(B) to the interagency committees and panels of the federal government concerned with science and technology. c

In carrying out these duties, the statute directs STPI to consult widely with representatives from private industry, academia, and nonprofit institutions, and to incorporate their views in STPI's work to the maximum extent practicable. In addition, the statute requires STPI to submit an annual report to the President on its activities, in accordance with requirements prescribed by the President.

In addition to its primary customer, OSTP, and its sponsor, NSF, STPI has conducted work for other federal agencies including: the National Institutes of Health; Department of Transportation; DOD; Department of Health and Human Services; National Science Board; Department of Commerce, including the National Institute of Standards and Technology; Department of Homeland Security; and Department of Energy.

______________________________

a. Full-time employees are defined as those with approximately 80% or more of their work time devoted to STPI work.

b. Email communication from STPI Deputy Director Bill Brykczynski to CRS, February 26, 2016.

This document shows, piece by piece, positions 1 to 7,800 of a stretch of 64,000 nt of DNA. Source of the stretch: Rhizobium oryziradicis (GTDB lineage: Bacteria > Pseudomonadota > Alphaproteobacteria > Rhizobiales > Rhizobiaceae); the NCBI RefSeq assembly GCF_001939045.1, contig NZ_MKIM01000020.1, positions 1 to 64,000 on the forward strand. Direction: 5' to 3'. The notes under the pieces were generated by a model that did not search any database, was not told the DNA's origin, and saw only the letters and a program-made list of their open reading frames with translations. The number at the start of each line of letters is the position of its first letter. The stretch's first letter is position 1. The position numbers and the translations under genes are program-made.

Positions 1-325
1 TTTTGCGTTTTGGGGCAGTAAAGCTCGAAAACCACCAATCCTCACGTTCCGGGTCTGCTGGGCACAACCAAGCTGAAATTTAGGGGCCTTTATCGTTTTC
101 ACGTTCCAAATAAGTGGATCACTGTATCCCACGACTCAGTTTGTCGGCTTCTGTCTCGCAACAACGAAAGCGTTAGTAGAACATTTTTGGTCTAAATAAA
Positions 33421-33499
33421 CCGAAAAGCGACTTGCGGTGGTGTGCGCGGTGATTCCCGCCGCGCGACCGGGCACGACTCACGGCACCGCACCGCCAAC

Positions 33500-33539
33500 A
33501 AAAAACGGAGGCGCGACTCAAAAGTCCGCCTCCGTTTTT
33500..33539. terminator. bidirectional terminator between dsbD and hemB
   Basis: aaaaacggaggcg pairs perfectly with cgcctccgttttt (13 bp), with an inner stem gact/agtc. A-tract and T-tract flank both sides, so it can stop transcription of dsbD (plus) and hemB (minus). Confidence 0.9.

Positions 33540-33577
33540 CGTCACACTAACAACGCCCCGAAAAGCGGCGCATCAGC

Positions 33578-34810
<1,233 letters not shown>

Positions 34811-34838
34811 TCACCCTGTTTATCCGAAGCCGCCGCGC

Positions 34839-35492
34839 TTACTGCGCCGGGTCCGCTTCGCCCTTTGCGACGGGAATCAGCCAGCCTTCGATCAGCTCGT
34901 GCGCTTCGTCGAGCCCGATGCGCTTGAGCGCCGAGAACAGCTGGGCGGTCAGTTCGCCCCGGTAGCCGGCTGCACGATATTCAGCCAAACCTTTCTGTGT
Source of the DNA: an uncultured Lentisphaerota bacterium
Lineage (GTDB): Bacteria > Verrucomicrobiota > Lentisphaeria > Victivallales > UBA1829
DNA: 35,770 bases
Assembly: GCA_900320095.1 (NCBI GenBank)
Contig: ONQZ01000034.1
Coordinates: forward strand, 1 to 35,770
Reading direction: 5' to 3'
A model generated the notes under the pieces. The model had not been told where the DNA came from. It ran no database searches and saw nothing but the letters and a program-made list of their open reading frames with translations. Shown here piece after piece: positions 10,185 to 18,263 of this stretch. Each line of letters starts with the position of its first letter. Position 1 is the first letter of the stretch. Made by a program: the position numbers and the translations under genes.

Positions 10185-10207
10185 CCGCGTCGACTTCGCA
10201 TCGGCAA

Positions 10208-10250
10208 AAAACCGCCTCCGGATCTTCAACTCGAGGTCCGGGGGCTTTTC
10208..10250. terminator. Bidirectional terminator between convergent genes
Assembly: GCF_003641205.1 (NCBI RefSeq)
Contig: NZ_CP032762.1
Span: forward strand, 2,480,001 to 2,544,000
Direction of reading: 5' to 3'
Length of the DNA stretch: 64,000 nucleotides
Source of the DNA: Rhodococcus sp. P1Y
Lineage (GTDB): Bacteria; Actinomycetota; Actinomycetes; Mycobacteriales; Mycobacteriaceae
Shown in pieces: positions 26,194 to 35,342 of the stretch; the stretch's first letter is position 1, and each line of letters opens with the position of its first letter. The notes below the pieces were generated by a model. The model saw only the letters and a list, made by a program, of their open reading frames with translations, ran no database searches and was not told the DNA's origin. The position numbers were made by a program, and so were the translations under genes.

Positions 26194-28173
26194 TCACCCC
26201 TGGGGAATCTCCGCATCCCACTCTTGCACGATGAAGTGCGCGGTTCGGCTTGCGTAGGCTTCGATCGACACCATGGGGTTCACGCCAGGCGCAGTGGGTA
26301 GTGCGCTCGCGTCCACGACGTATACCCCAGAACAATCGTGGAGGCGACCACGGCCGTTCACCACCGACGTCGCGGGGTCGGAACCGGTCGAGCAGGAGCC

c. 42 U.S.C. 6686.

Figure 2. OSTP Funding, FY1990-FY2017 (actual), FY2018 (request)

Sources: Congressional Research Service. Data from OMB Public Budget Database, budget requests, and congressional appropriations acts and committee reports, FY1990-FY2018; PCAST funding data from the Department of Energy, emails from DOE to CRS.

Notes: In FY2008, Congress directed NSF to transfer $2.240 million to OSTP for Science and Technology Policy Institute (STPI) (not shown). If the STPI funding were included, FY2008 funding for OSTP would be $7.424 million in current dollars. The data above includes funding for PCAST provided by DOE starting in FY2012.

Figure 3. OSTP Staffing, FY1990-FY2016 Actual, FY2017 (est.), FY2018 (request)

Sources: Congressional Research Service. Data from U.S. Office of Management and Budget, Budget of the United States Government, Appendix, FY1992-FY2018. (Note that actual staffing numbers are provided two years later. For example, to determine actual staffing in FY2007, one must review the FY2009 budget request.) The OMB did not provide this data for FY2001. CRS has estimated the number of FTEs for FY2001 based on information provided by OSTP. FY2017 and FY2018 figures are based on requests.